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Joan Nesbit

It seems strange to introduce Joan Nesbit as "distance runner," because that's only a small part of what the diminutive North Carolinian is about. "I'm basically a full-time mommy, part-time coach, sideline runner," she says. "I'm into everything else so much more than my running it's strange."

Nesbit and her husband, Bill Kerwin, have a 3-year-old daughter, Sarah Jane. Her desire to have another child has fueled persistent rumors of an impending retirement. The rumors are hard to fathom when her running career is blossoming. Nesbit clarifies, "I'm not retiring from track. Never will. I was going to have a second child in '96 if I made the World team in '95."

She missed the 5000m team for the World Championships, finishing 4th in a kicker's race. So now she is preparing for the Olympic year, with some regrets. "I'm getting old, and you can't have babies forever," she says. "So I've got to work it in when I can but I want to have a couple more kids. I don't want to retire, and if I didn't want to have a baby I'd just keep on pounding. But Sarah Jane needs a brother or a sister; that's much much more important than running."

Coaching is also important to Nesbit. She coaches the men's and women's cross country teams at the University of North Carolina, her alma mater. "I really do believe, as do the martial arts people, that a huge part of perfecting my art as a runner is learning how to teach it," she explains. "I think that's where the coaching comes into play. By becoming a coach, I will have learned more about myself as a runner and about running in general. It's forced me to become a student of the sport. I have to believe in what I'm doing for myself to be able to give this to the kids."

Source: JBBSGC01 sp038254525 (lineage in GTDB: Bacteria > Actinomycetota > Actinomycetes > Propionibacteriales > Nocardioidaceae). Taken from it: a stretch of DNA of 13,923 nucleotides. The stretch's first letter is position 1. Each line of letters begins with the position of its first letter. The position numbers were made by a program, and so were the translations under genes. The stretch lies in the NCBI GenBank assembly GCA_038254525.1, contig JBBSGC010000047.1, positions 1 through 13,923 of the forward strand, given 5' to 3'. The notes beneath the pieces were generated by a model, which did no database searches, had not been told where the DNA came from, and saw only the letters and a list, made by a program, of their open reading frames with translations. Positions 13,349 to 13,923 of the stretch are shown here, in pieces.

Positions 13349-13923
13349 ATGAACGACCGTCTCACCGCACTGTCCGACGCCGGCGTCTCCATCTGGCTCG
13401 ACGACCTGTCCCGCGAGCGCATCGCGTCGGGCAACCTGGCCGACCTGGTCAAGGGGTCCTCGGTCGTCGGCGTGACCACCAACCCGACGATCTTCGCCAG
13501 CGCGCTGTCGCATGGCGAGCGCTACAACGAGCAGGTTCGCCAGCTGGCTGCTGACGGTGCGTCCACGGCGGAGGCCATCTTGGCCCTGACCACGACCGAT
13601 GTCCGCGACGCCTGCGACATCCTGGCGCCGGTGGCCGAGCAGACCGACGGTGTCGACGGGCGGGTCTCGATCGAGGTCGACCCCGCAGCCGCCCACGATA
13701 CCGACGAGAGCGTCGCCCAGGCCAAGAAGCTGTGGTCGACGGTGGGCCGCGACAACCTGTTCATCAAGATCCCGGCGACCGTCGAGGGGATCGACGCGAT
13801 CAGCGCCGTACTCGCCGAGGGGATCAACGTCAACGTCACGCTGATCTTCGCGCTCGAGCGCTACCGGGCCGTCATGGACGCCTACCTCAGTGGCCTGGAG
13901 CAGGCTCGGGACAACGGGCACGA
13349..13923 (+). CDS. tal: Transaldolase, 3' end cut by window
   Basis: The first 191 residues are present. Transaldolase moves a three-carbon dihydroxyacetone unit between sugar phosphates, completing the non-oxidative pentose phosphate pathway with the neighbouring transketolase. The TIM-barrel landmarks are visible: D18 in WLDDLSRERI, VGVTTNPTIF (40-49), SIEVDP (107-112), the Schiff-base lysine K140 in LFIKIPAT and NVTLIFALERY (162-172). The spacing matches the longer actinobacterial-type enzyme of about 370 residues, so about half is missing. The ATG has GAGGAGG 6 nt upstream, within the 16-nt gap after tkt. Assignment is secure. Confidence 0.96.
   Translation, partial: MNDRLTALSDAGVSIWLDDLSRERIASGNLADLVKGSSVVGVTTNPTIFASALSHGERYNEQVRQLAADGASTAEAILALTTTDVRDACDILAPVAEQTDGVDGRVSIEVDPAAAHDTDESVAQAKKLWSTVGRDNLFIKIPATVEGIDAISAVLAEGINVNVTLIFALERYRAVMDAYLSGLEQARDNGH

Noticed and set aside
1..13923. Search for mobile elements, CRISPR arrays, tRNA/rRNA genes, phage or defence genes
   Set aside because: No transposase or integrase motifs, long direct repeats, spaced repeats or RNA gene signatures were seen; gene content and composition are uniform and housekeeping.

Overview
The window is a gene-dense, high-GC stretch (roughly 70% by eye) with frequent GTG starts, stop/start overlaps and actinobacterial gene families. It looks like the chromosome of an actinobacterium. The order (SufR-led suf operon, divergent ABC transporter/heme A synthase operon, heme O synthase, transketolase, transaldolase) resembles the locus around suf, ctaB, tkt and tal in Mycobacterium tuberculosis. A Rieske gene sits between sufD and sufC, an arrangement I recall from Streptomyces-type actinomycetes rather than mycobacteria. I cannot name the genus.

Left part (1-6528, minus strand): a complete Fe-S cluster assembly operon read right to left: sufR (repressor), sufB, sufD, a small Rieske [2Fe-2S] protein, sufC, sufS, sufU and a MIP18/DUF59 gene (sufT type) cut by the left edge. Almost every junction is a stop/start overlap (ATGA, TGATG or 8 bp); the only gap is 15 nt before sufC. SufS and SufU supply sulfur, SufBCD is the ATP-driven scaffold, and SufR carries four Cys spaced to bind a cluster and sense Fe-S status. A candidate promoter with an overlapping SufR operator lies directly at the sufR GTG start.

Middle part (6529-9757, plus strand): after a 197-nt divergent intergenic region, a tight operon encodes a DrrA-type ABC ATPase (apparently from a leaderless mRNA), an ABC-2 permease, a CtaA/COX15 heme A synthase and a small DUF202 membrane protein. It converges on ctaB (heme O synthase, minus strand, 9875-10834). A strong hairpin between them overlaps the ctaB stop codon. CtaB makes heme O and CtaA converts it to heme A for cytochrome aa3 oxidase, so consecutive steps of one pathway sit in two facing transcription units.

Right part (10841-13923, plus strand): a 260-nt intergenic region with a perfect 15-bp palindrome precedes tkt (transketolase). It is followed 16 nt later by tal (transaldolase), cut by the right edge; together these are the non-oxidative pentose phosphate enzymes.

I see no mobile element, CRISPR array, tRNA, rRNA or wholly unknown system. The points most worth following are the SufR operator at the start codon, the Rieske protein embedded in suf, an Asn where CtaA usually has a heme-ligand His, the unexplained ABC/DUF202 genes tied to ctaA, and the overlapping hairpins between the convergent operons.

A large part of her efforts with the Tar Heel runners is getting them to be less serious about their running. "I'm always telling them this line, 'You guys, it has to be everything or nothing. And you've got the everything part down.' They put way too much into it to the point where they're just running tight. These kids want it so much. They just don't miss a workout. That's the everything part. But the nothing part is, it's just running. It's not somebody's life."

Nesbit's philosophical approach to the sport evolved only after a roller coaster career that has spanned the years since she started running seriously in 1980. Without that roller coaster, without that philosophy, she wouldn't be the runner she is today, the runner who demolished the field at the USA Cross Country Championships last fall.

In high school, Nesbit tried cheerleading, basketball and gymnastics, but didn't get serious about running until her senior year. Larry McAfee, her high school coach, kept telling her she could improve. "I believed him," says Nesbit. In the last race of her prep career, the state championships, she cut her mile time from 5:25 to 5:05. In the first example of the fortuitous timing that has characterized her career, Nesbit, who hadn't planned on running in college, got a scholarship on the spot.